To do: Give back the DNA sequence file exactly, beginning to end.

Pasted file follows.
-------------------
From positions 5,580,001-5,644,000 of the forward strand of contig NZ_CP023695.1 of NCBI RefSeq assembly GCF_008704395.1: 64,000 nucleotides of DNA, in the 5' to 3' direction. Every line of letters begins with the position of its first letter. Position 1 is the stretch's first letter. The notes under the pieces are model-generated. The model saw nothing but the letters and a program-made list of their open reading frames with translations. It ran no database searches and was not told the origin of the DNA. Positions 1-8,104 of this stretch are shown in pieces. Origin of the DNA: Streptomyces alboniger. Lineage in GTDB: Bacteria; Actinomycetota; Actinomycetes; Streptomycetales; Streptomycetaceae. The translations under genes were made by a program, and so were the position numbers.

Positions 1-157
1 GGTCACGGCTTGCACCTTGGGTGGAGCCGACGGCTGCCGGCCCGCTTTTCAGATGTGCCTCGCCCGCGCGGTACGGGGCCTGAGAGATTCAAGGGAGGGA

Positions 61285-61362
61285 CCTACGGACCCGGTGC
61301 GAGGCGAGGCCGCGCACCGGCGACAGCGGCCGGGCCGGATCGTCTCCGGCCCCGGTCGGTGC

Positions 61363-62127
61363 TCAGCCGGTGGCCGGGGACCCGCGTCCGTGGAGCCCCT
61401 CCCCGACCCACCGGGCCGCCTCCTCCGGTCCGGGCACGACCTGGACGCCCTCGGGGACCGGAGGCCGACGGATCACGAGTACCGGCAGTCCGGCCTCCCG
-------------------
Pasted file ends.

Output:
From positions 5,580,001-5,644,000 of the forward strand of contig NZ_CP023695.1 of NCBI RefSeq assembly GCF_008704395.1: 64,000 nucleotides of DNA, in the 5' to 3' direction. Every line of letters begins with the position of its first letter. Position 1 is the stretch's first letter. The notes under the pieces are model-generated. The model saw nothing but the letters and a program-made list of their open reading frames with translations. It ran no database searches and was not told the origin of the DNA. Positions 1-8,104 of this stretch are shown in pieces. Origin of the DNA: Streptomyces alboniger. Lineage in GTDB: Bacteria; Actinomycetota; Actinomycetes; Streptomycetales; Streptomycetaceae. The translations under genes were made by a program, and so were the position numbers.

Positions 1-157
1 GGTCACGGCTTGCACCTTGGGTGGAGCCGACGGCTGCCGGCCCGCTTTTCAGATGTGCCTCGCCCGCGCGGTACGGGGCCTGAGAGATTCAAGGGAGGGA

Positions 61285-61362
61285 CCTACGGACCCGGTGC
61301 GAGGCGAGGCCGCGCACCGGCGACAGCGGCCGGGCCGGATCGTCTCCGGCCCCGGTCGGTGC

Positions 61363-62127
61363 TCAGCCGGTGGCCGGGGACCCGCGTCCGTGGAGCCCCT
61401 CCCCGACCCACCGGGCCGCCTCCTCCGGTCCGGGCACGACCTGGACGCCCTCGGGGACCGGAGGCCGACGGATCACGAGTACCGGCAGTCCGGCCTCCCG